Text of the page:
For a generation of beautiful little brown girls, Debbie Allen was a goddess in flight, dancing free and flawless across our TV screens in a time when so few people looked like us.
Since then, she's continued to spreading powerful messages and impeccable art through choreography, directing, and passion projects that tell our stories like gutwrenching slave-saga, Amistad.
Now, Ms. Allen is getting the ultimate flowers and the penultimate honor of her career -- a "lifetime artistic achievement" award in the 2021 Kennedy Center Honors.
In years past, we would have been treated to a rich, big-scale production filled with tribute dances, music and performances to celebrate all of the nominees. In 2021, we're lucky to have any Kennedy Center Honors at all -- the event had to be canceled last year due to the COVID-19 pandemic.
According to NPR, the Kennedy Center says the 43rd Honors Gala will be modified to meet safety protocols with a series of smaller events for reduced audiences to take place over the course of a week beginning May 17. It is not yet clear when, if, or how those events might be broadcast to the general public.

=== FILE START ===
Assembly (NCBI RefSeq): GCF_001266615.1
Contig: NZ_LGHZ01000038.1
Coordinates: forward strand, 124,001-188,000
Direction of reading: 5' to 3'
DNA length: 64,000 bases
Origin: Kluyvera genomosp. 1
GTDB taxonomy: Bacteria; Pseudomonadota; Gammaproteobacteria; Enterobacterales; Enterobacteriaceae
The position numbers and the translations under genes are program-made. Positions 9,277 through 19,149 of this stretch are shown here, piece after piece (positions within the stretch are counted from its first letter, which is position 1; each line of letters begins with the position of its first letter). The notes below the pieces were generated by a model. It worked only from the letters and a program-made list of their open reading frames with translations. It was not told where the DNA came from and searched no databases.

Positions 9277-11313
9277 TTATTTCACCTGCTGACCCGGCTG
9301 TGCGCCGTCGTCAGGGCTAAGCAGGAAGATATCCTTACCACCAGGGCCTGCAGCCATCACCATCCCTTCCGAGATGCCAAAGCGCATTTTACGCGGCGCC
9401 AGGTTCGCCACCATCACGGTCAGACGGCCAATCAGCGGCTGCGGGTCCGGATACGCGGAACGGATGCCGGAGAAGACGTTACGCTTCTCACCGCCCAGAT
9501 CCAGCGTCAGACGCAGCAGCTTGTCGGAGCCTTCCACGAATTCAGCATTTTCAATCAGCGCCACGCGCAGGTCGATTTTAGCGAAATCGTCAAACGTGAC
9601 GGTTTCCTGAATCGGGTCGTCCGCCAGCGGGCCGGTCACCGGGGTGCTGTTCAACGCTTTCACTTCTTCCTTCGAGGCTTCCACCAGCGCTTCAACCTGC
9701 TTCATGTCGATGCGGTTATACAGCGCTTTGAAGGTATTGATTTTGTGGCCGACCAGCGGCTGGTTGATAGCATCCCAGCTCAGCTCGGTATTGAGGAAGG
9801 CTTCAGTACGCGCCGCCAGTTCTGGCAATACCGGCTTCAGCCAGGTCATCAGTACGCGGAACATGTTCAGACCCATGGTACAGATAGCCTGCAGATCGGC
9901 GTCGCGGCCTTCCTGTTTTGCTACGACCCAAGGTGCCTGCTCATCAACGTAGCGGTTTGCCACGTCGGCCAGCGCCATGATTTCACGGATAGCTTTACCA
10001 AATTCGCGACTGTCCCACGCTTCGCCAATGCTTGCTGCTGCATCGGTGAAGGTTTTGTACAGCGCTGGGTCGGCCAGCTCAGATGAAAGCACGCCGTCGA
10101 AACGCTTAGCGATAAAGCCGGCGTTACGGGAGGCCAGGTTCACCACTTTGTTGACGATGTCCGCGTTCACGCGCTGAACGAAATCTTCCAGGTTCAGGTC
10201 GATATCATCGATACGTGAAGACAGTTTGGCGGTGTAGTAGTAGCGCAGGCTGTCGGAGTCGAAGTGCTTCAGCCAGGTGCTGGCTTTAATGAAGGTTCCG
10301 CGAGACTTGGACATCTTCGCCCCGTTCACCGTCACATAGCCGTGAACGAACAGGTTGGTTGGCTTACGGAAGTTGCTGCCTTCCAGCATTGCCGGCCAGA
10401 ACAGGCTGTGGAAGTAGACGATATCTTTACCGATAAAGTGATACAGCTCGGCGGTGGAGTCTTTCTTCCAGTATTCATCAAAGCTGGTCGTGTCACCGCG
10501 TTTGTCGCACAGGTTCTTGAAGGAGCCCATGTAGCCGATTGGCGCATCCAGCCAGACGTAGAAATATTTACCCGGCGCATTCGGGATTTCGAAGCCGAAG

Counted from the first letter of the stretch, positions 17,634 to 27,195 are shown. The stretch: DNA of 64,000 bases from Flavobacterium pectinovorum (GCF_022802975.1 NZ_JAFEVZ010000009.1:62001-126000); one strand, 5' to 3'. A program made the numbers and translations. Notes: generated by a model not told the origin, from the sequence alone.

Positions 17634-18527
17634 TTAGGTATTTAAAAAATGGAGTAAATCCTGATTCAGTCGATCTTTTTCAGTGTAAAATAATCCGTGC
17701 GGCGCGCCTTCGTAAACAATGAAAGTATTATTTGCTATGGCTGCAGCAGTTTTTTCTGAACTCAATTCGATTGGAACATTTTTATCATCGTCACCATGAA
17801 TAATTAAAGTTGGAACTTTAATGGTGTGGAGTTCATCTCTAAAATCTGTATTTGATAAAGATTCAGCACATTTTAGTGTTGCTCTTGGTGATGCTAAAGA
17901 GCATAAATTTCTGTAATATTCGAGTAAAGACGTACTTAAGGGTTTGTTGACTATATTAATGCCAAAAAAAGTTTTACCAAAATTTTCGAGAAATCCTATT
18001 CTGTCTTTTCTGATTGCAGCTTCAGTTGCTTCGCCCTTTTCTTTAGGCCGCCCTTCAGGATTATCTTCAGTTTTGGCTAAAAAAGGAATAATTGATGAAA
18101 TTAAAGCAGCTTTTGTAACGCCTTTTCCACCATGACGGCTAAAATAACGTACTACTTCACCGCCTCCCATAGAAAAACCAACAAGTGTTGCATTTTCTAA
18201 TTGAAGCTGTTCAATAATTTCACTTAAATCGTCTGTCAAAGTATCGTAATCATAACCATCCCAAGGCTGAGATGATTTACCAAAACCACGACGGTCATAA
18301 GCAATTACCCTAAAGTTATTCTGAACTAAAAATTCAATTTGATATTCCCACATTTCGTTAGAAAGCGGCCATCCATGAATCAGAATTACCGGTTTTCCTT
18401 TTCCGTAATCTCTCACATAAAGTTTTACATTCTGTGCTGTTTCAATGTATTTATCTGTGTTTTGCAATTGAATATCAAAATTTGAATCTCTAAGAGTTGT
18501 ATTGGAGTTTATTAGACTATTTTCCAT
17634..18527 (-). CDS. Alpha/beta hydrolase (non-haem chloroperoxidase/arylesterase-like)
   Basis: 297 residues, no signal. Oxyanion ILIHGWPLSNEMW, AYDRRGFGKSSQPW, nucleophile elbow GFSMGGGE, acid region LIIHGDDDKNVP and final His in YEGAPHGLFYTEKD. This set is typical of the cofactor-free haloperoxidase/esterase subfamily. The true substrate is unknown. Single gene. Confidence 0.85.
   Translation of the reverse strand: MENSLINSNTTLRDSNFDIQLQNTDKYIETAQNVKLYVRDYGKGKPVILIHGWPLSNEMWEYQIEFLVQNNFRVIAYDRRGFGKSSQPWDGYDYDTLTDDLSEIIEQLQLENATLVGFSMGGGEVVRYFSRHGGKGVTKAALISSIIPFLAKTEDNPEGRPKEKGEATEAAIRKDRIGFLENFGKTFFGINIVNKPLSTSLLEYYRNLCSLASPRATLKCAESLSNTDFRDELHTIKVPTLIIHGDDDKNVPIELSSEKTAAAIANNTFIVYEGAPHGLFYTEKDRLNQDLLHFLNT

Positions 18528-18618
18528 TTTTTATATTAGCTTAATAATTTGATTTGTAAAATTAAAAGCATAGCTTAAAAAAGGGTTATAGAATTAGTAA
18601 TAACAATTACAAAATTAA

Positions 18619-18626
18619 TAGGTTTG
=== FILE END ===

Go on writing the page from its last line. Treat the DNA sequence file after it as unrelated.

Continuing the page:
The multi-talented and inspirational Allen is known for many things. She starred as Lydia in the iconic Fame TV series, and took over as director of NBC's The Cosby Show spinoff, A Different World, in season 2. She was also the force responsible for pitching Amistad to Stephen Spielberg, the legendary director of E.T. and Schindler's List, and pursuing it until she got a yes. For the first time, a movie showed the vicious "Middle Passage" of slave ships and put a glaring spotlight on the brutal history that many would prefer to hide.
Allen has been a trailblazer throughout her life, and her most glorious shine might have been on stage. She choreographing the Academy Awards ten times, directing and choreographing such artists as Michael Jackson, Mariah Carey and James Earl Jones, and is now the director of her namesake Debbie Allen Dance Academy and the fabulous Hot Chocolate Nutcracker. You can see its story on Netflix.
"This is so much more than our nation's Highest Artistic Award," says Allen in a statement, "it is a measure of how my footprint has resonated as a path of light over the years and in this time of tremendous uncertainty, fear, and search for hope."
Allen who says she is "humbled" by the honor, is joined by singer-songwriter and activist Joan Baez; country singer-songwriter Garth Brooks; violinist Midori; and actor Dick Van Dyke.